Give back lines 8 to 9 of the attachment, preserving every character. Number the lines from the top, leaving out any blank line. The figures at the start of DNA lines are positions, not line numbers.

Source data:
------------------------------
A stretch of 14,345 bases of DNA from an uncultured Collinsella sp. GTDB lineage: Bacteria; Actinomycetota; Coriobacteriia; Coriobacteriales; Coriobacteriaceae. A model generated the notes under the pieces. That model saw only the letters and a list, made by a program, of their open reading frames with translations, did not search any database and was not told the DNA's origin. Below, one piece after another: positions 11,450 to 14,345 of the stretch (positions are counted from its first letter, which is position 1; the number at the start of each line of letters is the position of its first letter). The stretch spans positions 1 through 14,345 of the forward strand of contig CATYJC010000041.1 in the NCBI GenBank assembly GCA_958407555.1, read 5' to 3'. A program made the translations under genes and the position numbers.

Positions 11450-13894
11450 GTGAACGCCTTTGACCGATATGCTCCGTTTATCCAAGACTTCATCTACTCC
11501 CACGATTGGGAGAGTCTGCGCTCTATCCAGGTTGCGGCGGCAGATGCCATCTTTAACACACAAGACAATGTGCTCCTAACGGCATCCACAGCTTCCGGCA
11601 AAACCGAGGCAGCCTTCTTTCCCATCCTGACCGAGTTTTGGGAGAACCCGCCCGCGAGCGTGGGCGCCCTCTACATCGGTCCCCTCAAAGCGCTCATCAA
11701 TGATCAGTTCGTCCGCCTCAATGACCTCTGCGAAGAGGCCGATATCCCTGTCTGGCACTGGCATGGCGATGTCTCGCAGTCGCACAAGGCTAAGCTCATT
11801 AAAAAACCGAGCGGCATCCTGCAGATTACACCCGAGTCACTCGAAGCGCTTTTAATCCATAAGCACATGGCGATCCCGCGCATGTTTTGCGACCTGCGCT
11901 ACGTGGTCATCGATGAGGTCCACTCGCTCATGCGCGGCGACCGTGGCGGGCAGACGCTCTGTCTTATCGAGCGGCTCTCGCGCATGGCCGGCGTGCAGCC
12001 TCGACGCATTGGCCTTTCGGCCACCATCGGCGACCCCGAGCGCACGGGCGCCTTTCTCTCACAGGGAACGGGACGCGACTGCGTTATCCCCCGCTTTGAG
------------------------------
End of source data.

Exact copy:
11901 ACGTGGTCATCGATGAGGTCCACTCGCTCATGCGCGGCGACCGTGGCGGGCAGACGCTCTGTCTTATCGAGCGGCTCTCGCGCATGGCCGGCGTGCAGCC
12001 TCGACGCATTGGCCTTTCGGCCACCATCGGCGACCCCGAGCGCACGGGCGCCTTTCTCTCACAGGGAACGGGACGCGACTGCGTTATCCCCCGCTTTGAG